Vendors of laptops may give a recovery disc or may not. Makers who don’t give the CD to their users generally put the original Windows OS installation to the special partition along with a tool which is capable of deploying this OS installation back to the drive.
Such a partition containing the OS is placed in the end of the drive and hidden from the Windows by the means of HPA (Host Protected Area, described nicely e.g. at www.disk-space-guide.com).
The recovery process for a laptop with Host Protected Area can be the following:
- you press certain keys during startup sequence
- BIOS discards HPA limitations
- Windows is loaded off the appeared recovery partition
- a special tool starts from this partition. This tool formats the drive and copies the factory Windows installation to the disk.
When the recovery is complete, HPA is set back. After this process is complete the laptop is as good as new from the store, software-wise.
Rumor is it is impossible to boot an operating system from the software RAID array.
This is not exactly true. All the widespread boot loaders, namely ones from Windows NT/2000 and so on, Linux LILO, and GRUB, would successfully use a RAID 1.
It should be noted that further steps should be undertaken for bootable mirror. Since the mirroring does not cover the Master Boot Record, you need to copy the MBR sector manually to the shadow drive in the mirror. Otherwise when the boot drive crashes, you are left with an unbootable system.
Surely there will be no loss of data – all you need is to just mount the drive into a known good system and read it, but you get no automatic recovery if the hard disk dies, requiring a reboot.
The new Western Digital drives like WDBAAF0020HBK My Book Essential 2TB External USB feature a built-in hardware-based AES encryption. These drives are sometimes called “Self Encrypting Drive”, or SED.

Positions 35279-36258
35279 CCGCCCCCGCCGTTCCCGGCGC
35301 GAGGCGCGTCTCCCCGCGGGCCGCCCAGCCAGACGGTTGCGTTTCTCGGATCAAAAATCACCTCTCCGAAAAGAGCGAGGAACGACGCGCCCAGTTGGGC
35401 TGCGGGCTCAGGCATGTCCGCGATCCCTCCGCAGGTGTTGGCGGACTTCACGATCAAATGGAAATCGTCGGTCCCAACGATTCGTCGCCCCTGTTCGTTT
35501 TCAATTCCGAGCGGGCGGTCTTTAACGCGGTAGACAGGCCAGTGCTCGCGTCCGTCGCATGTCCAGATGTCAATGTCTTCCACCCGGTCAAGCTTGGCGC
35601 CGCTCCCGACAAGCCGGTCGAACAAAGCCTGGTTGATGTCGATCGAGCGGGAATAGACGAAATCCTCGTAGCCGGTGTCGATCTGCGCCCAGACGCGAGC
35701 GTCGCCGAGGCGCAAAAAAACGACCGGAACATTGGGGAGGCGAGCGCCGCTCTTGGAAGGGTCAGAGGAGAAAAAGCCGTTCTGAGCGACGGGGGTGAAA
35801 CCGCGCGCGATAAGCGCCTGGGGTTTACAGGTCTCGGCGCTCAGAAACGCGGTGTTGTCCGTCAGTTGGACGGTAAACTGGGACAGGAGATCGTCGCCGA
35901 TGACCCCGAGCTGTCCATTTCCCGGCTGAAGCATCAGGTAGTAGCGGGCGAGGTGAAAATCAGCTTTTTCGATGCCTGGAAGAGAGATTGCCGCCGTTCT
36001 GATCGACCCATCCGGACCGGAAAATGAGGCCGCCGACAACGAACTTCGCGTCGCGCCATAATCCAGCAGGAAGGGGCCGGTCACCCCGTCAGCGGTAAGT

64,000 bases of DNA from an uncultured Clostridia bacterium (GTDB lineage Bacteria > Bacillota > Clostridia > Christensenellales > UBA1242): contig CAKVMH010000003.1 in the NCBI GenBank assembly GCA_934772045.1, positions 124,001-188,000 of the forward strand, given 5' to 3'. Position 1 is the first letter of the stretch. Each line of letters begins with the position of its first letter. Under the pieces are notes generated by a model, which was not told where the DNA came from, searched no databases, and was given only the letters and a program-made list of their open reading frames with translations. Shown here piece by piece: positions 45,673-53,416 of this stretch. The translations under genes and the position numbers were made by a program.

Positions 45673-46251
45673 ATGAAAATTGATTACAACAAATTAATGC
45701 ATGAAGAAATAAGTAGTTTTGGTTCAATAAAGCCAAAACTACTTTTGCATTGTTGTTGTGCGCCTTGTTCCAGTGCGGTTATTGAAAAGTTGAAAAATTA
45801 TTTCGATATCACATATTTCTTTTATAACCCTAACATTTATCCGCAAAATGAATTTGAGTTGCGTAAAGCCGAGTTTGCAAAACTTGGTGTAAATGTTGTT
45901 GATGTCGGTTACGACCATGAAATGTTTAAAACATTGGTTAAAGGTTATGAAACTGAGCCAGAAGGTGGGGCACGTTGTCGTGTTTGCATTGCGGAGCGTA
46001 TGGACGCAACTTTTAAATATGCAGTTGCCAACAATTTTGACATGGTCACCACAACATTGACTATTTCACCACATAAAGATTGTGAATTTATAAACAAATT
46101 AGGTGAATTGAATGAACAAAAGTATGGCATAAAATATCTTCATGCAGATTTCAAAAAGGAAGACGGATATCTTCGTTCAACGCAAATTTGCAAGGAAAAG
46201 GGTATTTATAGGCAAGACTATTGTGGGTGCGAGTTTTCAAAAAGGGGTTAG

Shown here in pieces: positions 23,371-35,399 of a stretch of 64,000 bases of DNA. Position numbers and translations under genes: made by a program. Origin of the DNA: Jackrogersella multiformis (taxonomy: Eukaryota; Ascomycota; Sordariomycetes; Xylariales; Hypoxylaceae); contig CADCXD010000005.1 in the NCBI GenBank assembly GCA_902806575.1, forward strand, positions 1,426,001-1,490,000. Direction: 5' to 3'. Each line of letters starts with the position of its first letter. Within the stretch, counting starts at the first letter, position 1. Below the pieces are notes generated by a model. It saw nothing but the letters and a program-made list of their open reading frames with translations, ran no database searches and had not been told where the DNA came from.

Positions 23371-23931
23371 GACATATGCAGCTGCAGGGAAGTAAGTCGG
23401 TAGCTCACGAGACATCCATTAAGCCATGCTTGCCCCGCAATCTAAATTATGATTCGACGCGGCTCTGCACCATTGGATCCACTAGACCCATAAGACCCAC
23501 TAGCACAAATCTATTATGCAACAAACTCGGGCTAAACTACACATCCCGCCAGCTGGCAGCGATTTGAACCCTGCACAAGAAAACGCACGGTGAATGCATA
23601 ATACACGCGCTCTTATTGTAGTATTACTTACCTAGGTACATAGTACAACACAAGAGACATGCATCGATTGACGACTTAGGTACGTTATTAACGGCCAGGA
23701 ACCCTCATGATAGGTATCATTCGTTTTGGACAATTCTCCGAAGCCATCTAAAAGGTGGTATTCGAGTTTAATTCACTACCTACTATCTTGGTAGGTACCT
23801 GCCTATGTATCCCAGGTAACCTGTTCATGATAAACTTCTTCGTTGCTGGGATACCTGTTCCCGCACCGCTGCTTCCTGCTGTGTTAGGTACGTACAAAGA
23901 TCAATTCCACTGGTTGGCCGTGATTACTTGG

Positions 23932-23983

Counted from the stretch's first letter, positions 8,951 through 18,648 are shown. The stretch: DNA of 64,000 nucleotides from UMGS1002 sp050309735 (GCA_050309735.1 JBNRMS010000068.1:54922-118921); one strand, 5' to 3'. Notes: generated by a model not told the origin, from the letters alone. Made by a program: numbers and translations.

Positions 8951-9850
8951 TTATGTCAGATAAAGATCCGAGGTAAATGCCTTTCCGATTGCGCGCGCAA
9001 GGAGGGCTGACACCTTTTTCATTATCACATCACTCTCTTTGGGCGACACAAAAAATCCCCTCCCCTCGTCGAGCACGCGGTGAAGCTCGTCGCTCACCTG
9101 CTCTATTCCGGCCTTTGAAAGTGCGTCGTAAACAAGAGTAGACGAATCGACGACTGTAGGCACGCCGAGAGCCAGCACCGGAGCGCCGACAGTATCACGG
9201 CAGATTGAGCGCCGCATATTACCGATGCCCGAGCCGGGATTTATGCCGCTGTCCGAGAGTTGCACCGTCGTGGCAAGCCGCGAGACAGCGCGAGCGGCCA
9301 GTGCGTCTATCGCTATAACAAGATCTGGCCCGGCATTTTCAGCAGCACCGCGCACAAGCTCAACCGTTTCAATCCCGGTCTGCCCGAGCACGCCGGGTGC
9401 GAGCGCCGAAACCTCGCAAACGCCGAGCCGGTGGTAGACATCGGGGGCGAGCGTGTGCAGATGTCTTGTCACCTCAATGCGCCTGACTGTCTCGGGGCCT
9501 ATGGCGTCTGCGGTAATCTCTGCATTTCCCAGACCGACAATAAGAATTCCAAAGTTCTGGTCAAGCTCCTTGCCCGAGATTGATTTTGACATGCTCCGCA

Surprisingly, the content written to the WD MyBook is scrambled even when the password is not set. Once the USB to SATA bridge stops working, the cipher keys are lost and data cannot be recovered despite the fact the storage by itself is working fine. Considering that in practice a failure of the encryption chip looks higher probability than the disk actually getting into wrong hands, the always-on protection looks like not a very good idea.
How came designers choose to implement the encryption in such a way?
The rationale behind this choice is a speed of changing or resetting a password. If one has a policy of “no password = no encryption”, when the password is set or changed, the entire hard drive needs to be encrypted again, taking several hours. And this even before we start looking into complex issues like something along the lines of several overlapping power failures. The same consideration also applies to password removal.
So designers choose the faster option. The master encryption key is generated once during the production and flashed into controller’s EEPROM. All the data on the disk is encrypted using this master key, all the time, regardless if the user password is set. When user requests a password to be set, the master key is encrypted using a password.
The data on the drive being already encrypted, you cannot read data not having the master key, and the master key is not available unless you have the valid password.
In this setup if the encryption module goes bad, the content of the disk is lost forever.
As a side effect, this approach eliminates the need for secure erase.